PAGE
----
Carbon monoxide causes the death of a Minnesota family: authorities

MOORHEAD – Seven members of an immigrant family from Honduras whose bodies were found in a Minnesota home last weekend have died of accidental carbon monoxide poisoning, authorities said Wednesday.

Relatives of the family discovered the victims Saturday night in a home in south Moorhead when they went to check after receiving no word from them. Police are still working on the time frame of the deaths but said the three children who lived there did not attend school on Friday.

Officials with the Ramsey County Medical Examiner’s Office in St. Paul examined blood samples to determine the cause of death. Those tests revealed lethal levels of carbon monoxide, authorities said.

Sheriff Shannon Monroe said the carbon monoxide came from the home’s furnace or a truck in the garage. Technicians were unable to find a defect in the furnace that could have caused carbon monoxide to enter the home. Moore said further tests are being done to determine if the victims have hydrogen cyanide in their blood, which will point to the truck, and those tests could take up to eight weeks.

Investigators discovered that a carbon monoxide detector in the garage had been removed and replaced with a smoke-only detector. Monroe said the car was half empty and one battery was dead. In cases of intentional exposure to carbon monoxide, vehicles are often found with empty fuel tanks, the sheriff said.

“There is no indication of any kind of criminal activity,” Monroe said. “Unless we find something else in later investigation, right now it’s heading towards some sort of fortuitous situation.”

Family members previously identified as Belin Hernandez, 37; Marleny Pinto, 34 years old; Eldor Hernandez Castillo, 32 years old; Mariela Guzman Pinto, 19 years old; Breylin Hernandez, 16 years old; Mike Hernandez, 7, and Marbely Hernandez, 5. They live together, police said.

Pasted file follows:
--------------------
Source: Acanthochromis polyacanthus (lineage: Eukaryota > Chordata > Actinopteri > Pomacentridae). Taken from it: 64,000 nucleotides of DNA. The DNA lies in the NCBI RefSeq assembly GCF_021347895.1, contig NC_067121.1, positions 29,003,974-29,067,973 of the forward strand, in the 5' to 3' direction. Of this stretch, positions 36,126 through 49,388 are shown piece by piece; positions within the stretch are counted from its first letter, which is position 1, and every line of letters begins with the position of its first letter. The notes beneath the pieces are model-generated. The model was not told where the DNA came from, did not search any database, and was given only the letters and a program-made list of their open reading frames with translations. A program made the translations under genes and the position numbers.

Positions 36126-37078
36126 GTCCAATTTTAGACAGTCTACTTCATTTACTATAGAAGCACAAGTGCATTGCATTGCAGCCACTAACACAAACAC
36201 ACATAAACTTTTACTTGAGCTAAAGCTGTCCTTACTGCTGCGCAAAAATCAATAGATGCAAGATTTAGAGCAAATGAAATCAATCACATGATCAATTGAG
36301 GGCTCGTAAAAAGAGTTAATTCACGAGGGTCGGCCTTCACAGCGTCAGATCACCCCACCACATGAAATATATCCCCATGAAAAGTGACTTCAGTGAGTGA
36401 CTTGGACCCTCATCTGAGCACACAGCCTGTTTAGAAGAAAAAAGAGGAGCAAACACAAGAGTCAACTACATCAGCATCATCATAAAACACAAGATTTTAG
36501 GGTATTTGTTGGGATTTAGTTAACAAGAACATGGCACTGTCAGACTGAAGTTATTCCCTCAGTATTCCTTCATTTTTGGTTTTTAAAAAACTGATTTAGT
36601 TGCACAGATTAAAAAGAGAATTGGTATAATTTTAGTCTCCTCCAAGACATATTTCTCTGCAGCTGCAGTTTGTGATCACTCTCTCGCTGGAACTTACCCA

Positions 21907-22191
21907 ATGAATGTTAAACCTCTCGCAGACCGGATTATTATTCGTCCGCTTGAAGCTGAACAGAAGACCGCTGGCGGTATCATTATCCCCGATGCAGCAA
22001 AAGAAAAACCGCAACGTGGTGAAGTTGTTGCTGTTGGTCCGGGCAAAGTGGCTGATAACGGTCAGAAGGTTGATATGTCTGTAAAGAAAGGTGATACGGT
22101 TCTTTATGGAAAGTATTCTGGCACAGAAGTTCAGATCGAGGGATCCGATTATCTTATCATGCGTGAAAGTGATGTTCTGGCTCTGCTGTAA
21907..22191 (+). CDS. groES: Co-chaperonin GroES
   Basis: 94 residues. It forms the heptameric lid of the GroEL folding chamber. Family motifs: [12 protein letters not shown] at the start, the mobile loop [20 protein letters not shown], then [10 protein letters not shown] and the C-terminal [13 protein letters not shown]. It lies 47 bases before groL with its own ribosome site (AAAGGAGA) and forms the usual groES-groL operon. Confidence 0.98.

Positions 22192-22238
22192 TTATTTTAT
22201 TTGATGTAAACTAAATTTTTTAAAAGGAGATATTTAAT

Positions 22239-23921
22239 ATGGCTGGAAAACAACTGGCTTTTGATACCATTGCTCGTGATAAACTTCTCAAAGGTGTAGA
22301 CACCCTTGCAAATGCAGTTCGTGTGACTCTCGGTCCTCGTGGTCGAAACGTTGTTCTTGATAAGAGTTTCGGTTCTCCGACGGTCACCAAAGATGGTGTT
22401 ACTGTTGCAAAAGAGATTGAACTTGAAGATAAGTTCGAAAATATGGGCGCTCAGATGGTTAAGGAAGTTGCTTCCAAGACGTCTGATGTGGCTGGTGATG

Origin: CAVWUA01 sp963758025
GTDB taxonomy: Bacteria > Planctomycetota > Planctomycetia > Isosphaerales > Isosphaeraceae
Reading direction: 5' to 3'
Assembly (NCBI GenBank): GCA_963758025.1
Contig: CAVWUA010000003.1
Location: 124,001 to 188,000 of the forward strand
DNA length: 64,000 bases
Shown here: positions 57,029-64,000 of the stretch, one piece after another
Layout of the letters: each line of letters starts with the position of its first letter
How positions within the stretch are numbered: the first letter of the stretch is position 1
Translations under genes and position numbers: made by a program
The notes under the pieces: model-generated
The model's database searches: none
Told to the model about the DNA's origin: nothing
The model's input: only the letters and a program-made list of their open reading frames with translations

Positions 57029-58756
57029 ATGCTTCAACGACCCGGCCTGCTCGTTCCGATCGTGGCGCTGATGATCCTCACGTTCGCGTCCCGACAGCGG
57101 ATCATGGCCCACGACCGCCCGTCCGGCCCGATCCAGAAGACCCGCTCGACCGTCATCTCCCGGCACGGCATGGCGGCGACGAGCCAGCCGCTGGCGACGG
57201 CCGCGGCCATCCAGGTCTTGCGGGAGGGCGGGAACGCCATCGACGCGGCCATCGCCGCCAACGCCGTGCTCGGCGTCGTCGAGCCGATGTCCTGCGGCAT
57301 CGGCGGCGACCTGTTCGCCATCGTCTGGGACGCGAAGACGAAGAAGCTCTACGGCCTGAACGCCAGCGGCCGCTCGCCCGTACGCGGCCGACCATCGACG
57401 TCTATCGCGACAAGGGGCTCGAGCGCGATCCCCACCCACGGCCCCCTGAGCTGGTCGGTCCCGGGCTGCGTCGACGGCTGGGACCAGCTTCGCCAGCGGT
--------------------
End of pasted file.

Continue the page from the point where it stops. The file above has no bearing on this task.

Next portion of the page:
Belin Hernandez and Marleny Pinto are the parents of Breylin, Mike and Marbely; Eldor Hernandez Castillo is Belin’s brother; and Mariela Gusman Pinto are Marleny’s nieces, family members said.

The two-story home, which authorities said is between five and seven years old, has no basement and all bedrooms are upstairs. The kiln is in a separate room inside the garage.

Monroe said the victims were wearing light clothing, suggesting the heat worked. By the time the first responders arrived, the temperature in the house was 54 degrees (12 degrees Celsius) and only the furnace fan was on.

Five victims were found in their beds. Belin Hernandez and Marleny Pinto are on the floor in the bedroom area.

“Maybe for us, the parents were still awake when this happened,” Monroe said.

Residents in the adjoining neighborhood showed no signs of carbon monoxide illness, police said.

Family members gathered at the home on Monday to share stories that describe their loved ones as happy people who feel relief from the turmoil in Honduras. They have been in the United States for three to eight years, a family interpreter said.

“They love this community,” Monroe said of the surviving family members. “They are very pleased with the amount of support they have seen so far. Just know that these are wonderful members of our community and that this is a huge and tragic loss at a holiday season.”

Moorhead on the Minnesota border next to Fargo, North Dakota, in a metropolitan area of ​​about 230,000 people.


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